Africa’s Time Is Now

It’s telling that people all over the world, in consultations with the United Nations, chose a goal that specifically addresses the need for economic growth and jobs to alleviate poverty. It is reflective of a broad shift in emphasis to more meaningful and inclusive economic growth across the globe. That growth is not just about expanding national economies, but the real emphasis is on ensuring that we reach the most vulnerable people in society.

I am honored to be chairing the United Nations Foundation, Global Entrepreneurship Council, and I aim to particularly focus on this opportunity for businesses to demonstrate their role in sustainable development. I have always believed that business can be a powerful force for social good.

I am a strong advocate for the belief that Africa’s time is now. With the fastest global population-growth projection, and a sizable small- and medium-size enterprise sector, accounting for 90 percent of Sub-Saharan African businesses, Goal 8 will have particular impact on Africa.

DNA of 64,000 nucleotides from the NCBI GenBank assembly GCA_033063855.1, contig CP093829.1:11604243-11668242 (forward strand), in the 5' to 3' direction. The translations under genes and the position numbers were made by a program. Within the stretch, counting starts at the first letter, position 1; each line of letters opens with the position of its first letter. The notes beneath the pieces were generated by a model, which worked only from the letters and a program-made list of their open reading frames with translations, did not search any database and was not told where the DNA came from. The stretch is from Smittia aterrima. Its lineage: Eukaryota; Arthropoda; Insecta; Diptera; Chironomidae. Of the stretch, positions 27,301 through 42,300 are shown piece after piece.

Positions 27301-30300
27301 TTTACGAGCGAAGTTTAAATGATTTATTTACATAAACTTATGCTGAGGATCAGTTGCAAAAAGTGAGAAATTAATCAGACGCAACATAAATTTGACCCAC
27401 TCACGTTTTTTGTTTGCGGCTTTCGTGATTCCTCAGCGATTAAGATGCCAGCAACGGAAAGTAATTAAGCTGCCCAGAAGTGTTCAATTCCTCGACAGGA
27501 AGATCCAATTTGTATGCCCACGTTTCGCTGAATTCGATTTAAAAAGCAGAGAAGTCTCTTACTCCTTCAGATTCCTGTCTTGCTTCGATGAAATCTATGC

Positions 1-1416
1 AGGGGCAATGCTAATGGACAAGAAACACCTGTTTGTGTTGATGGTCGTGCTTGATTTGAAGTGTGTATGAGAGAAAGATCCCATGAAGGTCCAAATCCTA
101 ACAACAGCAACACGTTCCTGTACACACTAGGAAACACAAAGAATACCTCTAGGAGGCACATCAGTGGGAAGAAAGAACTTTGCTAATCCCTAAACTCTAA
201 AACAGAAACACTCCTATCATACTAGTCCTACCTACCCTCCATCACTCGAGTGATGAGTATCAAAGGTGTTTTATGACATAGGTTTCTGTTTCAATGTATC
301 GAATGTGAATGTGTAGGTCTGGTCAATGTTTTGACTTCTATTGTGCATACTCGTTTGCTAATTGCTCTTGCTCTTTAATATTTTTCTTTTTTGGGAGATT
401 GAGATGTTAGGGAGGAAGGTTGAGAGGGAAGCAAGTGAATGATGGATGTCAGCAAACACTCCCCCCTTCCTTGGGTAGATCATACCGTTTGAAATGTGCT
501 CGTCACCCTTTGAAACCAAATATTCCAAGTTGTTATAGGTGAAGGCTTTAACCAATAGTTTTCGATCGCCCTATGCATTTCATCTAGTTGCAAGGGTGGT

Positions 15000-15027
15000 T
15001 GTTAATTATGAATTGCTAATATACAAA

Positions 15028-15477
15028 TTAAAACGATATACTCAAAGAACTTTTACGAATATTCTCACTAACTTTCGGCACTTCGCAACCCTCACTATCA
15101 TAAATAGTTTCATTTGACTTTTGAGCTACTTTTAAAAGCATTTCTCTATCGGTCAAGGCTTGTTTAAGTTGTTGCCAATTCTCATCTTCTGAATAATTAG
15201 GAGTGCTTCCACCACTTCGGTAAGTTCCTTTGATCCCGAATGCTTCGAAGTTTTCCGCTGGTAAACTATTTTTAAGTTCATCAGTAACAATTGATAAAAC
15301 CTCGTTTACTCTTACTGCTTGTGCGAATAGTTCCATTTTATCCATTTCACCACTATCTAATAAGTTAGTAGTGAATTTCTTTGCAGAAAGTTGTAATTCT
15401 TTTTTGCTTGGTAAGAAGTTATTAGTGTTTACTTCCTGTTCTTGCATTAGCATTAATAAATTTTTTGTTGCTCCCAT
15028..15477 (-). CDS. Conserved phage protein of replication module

The scale of the ambition is evident in some of the proposed targets to achieve this goal: boost productivity of economies through diversification, technological upgrading and innovation; encourage formalization and growth of micro-, small- and medium-sized enterprises including through access to financial services; substantially reduce the proportion of youth not in employment, education or training by 2020.

But how do we hit these targets? Technology is one of the main factors that will enable more inclusive economic growth in Africa. The mobile ecosystem is a major driver of economic progress and welfare globally; if deployed appropriately, it has the potential to solve some of Africa’s development challenges. Mobile penetration is already showing promising results, with various reports putting the number at 52 percent in 2012 and is expected to grow to around 79 percent by 2020.

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